I have realize now that I needed a solution that was outside the traditional box of kneeling at one's bedside to pray, or setting aside a half hour at a table to read. For five years I have battled and struggled to instil these habits, and after five years I am no further ahead.
(Sidenote: These past four months or so, I have been blessed with both boys taking naps at the same time, while Colin is at school. I really wanted to complete this Beth Moore study and so I prayed that God would grant me that time, and I would use the time given me for study instead of some other frivolous pursuit. How great are the blessings God grants, since I was able to do 45 minutes 5 days a week, for 10 weeks.)
But this is only a new phenomenon for me, and I know that most young mothers are not lucky enough to have all their children at home nap at the same time every day, for a good length of time. So there had to be another solution. And I think I found it.
This has mainly to do with babies in the first year to year and a half, and especially when they are nursing. I have found that is the perfect time to both pray and read God's word.
First, prayer. This will involve a radical change on the way you think about praying. (I'm reading a great book on this right now, called "A Praying Life" by Paul Miller.) First, when you are nursing a baby, or rocking them to sleep, or pacing the floor, you can't exactly stop to kneel and pray. That's okay - you don't have to. You can speak what is on your heart to God just as well sitting in a rocking chair or walking the hallway as you can on your knees. The second problem you'll face is the wandering mind. When you are running on little sleep, it is really hard to focus your mind. So you need to let go of the preconceived notion of the formality of prayer. Yes, a properly laid out prayer has its place, whether it is the "I thank thee/I ask thee" format or the ACTS (adoration/confession/thanksgiving/supplication) method. But our Father in Heaven will also hear the messy prayers of a sleep-deprived mother. Here's a great quote from Paul Miller's book:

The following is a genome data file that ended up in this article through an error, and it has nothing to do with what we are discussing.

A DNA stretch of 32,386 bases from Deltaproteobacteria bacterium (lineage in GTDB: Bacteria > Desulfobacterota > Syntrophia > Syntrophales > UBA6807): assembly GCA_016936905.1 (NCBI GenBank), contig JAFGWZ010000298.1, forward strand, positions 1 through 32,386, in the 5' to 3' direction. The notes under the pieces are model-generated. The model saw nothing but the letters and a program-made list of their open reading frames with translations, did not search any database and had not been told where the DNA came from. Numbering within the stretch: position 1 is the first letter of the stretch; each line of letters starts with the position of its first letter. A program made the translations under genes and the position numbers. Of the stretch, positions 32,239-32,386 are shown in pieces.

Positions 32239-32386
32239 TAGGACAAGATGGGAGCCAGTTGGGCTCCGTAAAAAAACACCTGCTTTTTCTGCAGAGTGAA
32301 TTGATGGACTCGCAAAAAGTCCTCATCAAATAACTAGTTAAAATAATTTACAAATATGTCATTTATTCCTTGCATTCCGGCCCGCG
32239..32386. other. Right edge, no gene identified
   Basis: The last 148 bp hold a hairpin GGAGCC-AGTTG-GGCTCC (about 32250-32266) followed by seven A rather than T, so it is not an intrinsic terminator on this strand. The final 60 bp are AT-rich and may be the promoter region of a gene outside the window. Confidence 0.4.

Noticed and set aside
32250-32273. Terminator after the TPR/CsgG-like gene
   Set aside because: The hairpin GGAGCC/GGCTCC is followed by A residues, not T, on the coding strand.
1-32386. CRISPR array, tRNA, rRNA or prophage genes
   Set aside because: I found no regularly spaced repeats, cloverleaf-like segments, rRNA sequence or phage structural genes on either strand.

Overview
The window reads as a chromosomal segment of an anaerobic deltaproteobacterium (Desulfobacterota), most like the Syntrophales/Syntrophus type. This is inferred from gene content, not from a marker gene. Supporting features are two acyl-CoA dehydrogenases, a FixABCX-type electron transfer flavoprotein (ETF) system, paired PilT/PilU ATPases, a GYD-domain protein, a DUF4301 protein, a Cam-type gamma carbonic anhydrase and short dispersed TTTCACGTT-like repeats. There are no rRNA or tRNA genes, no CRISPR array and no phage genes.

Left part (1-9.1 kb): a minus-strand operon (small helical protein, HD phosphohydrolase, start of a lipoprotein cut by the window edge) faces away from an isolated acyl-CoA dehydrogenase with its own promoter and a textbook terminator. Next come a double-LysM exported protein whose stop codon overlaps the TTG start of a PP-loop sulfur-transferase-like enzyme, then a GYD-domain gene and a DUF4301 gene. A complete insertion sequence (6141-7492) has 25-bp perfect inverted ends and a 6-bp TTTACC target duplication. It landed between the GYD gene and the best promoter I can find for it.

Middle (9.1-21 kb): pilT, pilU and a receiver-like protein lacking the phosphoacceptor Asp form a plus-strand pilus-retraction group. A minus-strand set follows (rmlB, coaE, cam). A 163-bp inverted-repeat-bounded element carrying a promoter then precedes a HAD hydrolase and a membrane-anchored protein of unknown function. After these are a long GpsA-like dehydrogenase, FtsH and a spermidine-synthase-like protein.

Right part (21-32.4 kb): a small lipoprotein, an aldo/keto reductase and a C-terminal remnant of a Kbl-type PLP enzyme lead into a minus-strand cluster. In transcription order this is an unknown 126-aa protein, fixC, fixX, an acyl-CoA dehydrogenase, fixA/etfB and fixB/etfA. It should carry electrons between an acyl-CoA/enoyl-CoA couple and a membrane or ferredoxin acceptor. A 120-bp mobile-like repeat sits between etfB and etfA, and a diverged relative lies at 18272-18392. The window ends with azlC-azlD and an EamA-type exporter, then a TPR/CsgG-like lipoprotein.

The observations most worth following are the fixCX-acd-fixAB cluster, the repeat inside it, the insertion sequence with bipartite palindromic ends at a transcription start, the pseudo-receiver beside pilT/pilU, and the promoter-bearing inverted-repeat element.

"Jesus coes not say, "Come to me, all you who have learned how to concentrate in prayer, whose minds no longer wander, and I will give you read." No, Jesus opens his arms to his needy children and says "Come to Me, all who are weary and heavy-laden, and I will give you rest." The criteria for coming to Jesus tis weariness. Come overwhelmed with life. Come with your wandering mind. Come messy."
That was eye-opening for me. In the past, if I couldn't find uninterrupted, solo prayer time, I just didn't pray. Then I realized that I had all this time "alone" with a baby in arms, nursing in the middle of the night or rocking them to sleep before bedtime, and that could be used as prayer time. Let me assure you those prayers are messy. They are wandering. They meander. But they are never more heartfelt. I usually start with pleadings: the things I beg from my Father in heaven (like just one night where Benjamin sleeps through, or that my children's whining won't drive me crazy the next day.) After pouring my heart out, I start to feel that "peace that passes all understanding," and I feel able to move on. I start to confess my short-comings and sins, and plead for his grace to help me do better. Then, if I'm still going, I turn my mind to family, friends, neighbours, and nations who are also in need of my prayers.